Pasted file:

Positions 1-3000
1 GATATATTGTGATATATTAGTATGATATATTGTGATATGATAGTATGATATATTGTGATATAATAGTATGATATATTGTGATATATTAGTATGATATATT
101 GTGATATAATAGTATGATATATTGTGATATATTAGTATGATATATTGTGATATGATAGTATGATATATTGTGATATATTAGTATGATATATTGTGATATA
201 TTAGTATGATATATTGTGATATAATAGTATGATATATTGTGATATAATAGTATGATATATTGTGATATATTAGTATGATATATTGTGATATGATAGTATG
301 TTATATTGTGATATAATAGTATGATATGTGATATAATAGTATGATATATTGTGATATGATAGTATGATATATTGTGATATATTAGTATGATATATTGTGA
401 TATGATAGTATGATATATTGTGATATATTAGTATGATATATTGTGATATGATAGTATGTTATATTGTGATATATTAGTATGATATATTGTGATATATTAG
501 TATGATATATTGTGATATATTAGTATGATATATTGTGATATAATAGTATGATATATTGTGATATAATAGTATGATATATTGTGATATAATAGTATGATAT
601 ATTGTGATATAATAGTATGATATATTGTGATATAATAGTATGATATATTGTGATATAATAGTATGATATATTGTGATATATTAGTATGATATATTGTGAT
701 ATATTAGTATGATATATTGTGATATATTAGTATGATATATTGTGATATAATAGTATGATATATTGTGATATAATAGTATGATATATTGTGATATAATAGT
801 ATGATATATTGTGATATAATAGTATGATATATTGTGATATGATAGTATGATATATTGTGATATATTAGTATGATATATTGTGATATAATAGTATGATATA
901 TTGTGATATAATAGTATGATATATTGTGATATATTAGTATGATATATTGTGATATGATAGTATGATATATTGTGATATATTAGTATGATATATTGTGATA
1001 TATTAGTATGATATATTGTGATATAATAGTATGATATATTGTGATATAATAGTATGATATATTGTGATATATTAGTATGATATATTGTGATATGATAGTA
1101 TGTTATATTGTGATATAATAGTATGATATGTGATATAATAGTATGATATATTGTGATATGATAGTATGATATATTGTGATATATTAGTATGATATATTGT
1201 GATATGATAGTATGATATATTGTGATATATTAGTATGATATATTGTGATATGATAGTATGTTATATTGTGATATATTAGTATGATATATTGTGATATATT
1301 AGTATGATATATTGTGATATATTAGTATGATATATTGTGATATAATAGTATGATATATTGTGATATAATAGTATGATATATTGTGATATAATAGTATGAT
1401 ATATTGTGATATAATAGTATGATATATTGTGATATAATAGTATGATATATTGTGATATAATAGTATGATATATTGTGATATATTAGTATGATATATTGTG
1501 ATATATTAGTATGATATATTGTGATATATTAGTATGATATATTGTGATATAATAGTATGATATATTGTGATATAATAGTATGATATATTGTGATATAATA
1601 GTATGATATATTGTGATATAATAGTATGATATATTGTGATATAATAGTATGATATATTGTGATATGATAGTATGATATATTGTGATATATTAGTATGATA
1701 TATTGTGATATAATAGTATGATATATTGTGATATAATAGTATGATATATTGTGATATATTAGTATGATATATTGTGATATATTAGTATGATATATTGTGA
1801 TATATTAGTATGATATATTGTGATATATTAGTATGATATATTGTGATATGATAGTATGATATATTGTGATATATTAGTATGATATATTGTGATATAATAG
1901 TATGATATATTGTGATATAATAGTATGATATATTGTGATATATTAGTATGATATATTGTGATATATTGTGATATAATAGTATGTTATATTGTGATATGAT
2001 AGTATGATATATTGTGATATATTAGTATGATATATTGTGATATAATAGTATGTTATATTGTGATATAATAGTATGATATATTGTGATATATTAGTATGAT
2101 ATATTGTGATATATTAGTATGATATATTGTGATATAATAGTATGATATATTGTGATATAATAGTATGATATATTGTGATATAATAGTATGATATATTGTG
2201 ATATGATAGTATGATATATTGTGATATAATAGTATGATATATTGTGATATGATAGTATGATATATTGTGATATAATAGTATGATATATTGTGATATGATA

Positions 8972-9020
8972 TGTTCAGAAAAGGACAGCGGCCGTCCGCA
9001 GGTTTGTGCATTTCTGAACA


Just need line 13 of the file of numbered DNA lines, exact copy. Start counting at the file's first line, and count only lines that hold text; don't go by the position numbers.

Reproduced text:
1101 TGTTATATTGTGATATAATAGTATGATATGTGATATAATAGTATGATATATTGTGATATGATAGTATGATATATTGTGATATATTAGTATGATATATTGT